He said the Bank had also provided loans or equity start-up costs for new companies. Even with those initiatives under way, the Bank was aware that financial investment could make important contributions beyond mobilizing private financing. Investments, he said, could provide a climate that attracted more investors and promoted long-term sustainability for many small business or local organizations. Further, nurturing small businesses to create jobs and provide services to populations encouraged entrepreneurial spirit, which in turn built pressure for transparency.
He went on to say that many of the Bank's investments integrated energy efficiency components into new investments, or improvements for existing projects. He added that a particularly nefarious legacy of an unsustainable past in the Central European region and elsewhere was nuclear insecurity. The Bank managed a Nuclear Safety Account to ensure the safety or decommissioning of ageing nuclear installations, including building safety structures around the Chernobyl nuclear plant in Ukraine. The Bank would continue to promote sustainability in the coming decade by working closely with international financial institutions and governments. Its role of supporting market economies must be complemented by others with different expertise, however, to ensure education, improved health and cushioning the social effects of the difficult economic choices made by governments.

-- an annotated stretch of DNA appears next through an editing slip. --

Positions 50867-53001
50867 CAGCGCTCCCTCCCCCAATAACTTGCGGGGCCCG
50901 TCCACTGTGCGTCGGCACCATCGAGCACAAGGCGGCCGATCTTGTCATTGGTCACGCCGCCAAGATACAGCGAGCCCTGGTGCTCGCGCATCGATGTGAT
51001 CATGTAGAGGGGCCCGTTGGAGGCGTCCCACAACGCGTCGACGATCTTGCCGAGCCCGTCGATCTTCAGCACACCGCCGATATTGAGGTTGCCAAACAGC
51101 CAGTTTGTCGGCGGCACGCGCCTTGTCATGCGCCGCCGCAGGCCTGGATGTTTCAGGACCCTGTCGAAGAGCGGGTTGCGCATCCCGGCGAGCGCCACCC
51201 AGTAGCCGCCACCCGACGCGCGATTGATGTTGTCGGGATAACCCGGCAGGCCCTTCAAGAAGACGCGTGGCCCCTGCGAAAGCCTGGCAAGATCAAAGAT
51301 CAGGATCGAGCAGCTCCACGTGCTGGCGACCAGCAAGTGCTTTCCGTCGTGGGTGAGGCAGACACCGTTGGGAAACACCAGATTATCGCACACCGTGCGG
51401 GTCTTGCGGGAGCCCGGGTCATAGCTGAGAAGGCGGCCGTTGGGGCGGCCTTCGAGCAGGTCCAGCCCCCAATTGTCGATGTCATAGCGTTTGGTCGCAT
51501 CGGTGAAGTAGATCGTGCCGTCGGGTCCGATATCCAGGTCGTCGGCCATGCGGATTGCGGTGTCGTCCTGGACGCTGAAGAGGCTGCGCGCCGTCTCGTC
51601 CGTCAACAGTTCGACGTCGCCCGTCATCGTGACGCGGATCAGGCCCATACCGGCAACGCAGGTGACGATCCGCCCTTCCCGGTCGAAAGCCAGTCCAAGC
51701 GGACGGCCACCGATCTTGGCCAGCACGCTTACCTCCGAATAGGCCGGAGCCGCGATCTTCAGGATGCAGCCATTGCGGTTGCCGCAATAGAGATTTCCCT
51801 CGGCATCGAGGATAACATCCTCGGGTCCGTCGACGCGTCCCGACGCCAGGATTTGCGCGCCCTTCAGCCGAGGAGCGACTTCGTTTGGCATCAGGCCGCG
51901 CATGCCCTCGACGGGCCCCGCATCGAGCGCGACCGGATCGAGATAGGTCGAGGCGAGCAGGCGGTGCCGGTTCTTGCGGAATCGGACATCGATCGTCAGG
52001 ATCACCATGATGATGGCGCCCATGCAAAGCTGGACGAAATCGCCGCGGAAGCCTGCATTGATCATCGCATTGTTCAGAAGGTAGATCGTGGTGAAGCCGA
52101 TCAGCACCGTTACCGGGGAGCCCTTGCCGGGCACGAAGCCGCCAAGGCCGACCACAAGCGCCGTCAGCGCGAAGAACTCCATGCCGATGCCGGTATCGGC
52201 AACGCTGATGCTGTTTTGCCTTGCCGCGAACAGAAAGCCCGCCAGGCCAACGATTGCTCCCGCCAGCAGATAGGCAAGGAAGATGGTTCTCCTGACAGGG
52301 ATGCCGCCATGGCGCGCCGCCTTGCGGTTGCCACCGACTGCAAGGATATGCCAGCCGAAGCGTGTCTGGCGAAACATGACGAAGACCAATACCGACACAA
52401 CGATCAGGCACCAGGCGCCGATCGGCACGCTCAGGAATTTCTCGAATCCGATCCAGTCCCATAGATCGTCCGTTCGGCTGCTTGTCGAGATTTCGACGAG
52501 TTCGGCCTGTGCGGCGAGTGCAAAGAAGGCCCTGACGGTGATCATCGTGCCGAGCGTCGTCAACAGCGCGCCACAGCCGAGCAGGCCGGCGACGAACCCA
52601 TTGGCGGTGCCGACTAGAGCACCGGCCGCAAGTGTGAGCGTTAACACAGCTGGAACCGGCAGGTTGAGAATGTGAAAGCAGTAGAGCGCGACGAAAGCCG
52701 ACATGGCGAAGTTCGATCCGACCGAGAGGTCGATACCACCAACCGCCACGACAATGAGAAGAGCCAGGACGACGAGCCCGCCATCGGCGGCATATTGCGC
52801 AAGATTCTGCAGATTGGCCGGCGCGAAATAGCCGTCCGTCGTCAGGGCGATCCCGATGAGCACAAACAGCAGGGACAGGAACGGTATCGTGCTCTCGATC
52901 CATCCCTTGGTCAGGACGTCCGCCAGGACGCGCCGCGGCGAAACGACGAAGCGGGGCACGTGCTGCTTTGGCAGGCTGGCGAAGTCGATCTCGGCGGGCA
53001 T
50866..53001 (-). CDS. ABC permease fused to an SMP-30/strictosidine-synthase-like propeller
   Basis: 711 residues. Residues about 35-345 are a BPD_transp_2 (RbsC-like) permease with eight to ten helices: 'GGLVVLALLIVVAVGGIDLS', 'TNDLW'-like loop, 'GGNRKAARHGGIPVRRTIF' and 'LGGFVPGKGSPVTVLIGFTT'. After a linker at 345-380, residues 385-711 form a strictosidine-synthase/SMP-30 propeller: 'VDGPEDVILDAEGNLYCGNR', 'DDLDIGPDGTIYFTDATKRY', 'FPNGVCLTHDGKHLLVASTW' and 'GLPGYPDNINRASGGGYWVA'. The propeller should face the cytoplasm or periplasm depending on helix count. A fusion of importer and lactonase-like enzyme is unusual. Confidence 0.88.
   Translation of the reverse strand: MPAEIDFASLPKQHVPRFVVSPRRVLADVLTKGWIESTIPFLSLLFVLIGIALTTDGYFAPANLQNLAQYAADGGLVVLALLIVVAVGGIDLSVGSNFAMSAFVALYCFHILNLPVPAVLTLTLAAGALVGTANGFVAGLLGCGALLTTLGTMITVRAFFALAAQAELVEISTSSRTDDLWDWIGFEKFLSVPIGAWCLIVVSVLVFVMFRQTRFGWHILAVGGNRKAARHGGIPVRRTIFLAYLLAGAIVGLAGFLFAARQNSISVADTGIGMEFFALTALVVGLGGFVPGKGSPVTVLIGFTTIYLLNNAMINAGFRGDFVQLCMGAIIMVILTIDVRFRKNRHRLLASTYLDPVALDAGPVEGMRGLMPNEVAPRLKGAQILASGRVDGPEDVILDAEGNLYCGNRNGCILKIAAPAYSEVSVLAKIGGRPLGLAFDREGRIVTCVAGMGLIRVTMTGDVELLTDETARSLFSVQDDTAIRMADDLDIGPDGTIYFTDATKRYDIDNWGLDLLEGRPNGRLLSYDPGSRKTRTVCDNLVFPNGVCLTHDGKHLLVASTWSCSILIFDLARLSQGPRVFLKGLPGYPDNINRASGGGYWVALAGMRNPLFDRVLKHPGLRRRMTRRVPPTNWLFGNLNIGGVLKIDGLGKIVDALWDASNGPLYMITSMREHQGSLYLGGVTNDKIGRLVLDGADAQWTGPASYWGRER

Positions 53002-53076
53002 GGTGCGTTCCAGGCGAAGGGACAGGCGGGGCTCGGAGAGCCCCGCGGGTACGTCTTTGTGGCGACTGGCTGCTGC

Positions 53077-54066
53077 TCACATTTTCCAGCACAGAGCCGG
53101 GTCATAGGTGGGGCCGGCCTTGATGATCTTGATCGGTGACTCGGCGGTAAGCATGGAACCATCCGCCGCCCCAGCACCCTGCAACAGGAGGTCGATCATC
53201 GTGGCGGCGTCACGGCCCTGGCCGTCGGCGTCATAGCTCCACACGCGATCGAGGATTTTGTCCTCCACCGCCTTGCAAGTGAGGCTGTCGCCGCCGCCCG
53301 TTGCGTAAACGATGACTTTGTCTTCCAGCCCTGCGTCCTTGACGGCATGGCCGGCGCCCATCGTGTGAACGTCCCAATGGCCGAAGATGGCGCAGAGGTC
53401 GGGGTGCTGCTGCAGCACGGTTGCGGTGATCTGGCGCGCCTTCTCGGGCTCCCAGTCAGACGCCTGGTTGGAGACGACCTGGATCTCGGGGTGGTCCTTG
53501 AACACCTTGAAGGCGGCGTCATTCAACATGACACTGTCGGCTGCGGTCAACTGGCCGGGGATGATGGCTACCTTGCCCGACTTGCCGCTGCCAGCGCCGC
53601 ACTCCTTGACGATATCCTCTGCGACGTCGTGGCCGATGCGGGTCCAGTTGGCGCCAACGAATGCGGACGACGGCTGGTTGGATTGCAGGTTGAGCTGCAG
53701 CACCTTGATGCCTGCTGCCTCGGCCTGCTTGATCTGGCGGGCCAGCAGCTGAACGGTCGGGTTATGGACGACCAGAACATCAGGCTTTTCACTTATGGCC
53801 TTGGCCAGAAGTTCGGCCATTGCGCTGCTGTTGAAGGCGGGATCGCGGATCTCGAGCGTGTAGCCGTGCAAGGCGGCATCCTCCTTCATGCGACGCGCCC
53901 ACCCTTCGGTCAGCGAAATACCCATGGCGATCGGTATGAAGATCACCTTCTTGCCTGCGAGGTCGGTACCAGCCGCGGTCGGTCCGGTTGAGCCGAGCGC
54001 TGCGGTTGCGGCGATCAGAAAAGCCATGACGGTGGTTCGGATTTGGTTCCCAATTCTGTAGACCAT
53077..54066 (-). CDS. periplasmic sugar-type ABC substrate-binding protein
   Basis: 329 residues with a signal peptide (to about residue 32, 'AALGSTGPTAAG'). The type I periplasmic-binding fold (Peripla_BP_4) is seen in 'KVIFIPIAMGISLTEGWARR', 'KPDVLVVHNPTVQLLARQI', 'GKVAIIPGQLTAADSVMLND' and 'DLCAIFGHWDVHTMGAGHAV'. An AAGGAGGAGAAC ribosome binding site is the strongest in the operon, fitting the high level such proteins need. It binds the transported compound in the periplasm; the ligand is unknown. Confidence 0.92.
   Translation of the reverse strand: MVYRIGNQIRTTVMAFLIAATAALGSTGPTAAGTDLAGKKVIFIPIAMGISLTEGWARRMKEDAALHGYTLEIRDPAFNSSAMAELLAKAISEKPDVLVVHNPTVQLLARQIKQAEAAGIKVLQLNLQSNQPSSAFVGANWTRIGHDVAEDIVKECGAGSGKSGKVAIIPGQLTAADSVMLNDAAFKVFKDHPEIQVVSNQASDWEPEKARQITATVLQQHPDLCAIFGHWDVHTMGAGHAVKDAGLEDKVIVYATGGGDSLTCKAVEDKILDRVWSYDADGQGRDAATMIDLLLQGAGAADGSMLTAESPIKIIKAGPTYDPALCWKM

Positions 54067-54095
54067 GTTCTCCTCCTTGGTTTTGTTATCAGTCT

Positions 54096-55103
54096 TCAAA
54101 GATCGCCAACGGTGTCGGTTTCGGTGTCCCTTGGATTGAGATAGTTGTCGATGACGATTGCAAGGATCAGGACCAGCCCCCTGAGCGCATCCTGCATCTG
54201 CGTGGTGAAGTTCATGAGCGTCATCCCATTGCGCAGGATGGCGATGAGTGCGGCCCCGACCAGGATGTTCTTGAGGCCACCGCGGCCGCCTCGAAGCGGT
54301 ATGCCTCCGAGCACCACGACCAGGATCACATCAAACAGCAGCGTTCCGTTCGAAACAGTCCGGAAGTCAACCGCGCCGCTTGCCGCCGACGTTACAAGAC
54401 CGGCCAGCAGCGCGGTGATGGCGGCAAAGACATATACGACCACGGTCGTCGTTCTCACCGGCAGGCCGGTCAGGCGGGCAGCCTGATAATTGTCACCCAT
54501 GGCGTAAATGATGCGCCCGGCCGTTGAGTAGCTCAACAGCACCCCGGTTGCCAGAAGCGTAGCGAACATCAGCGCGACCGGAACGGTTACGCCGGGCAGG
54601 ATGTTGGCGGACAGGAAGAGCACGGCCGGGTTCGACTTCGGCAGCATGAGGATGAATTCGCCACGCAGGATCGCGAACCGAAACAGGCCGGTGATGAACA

RAMAN LETCHUMANAN, Assistant Director, Environment Association of South-East Asian Nations (ASEAN), said the prospect for a sustainable future had become bleak. Ten years since Rio had taught the lesson that the environment did not take care of itself. Human over-consumption and production, growing population and unsound practices were some of the factors that had contributed to the decline and should be addressed in a holistic manner.
In the early 1990s, ASEAN had experienced rapid economic growth, resulting in reduced poverty levels. The financial crisis of 1997 to 1998 reversed that trend, resulting in increasing poverty and social unrest. That crisis was compounded by serious forest fires that drove away tourists. He said for resolutions and plans of action to be implemented, finance, technology transfer and political will were required. The haves and the polluters should look at it as a "win-win" situation. This Summit must produce a plan of implementation with targets and timetables, he said.
FATMA SALAH EL DIN EL MALLAH, Director of the Department of Environment and Sustainable Development, League of Arab States, began by recalling the Beirut Declaration, adopted in March, in which Arab leaders affirmed their commitment to work with the leaders of the developed and developing countries to achieve sustainable development in the framework of common but differentiated responsibilities.
She then highlighted the Arab Initiative for Sustainable Development, which aimed at addressing the challenges faced by the Arab countries to achieve sustainable development. The Initiative covered the following areas: peace and security; institutional frameworks; poverty alleviation; population and health; education, awareness, scientific research and technology transfer; resources management; production and consumption; and globalization, trade and investment.
The implementation of Agenda 21 programmes and partnership initiatives, she said, required the provision of the necessary and adequate funding, particularly through increasing the resources of the Global Environment Facility (GEF) and in accordance with the results of the Monterrey Conference. She urged the developed countries and the international donor community to fulfil their obligations and commitments to increase ODA.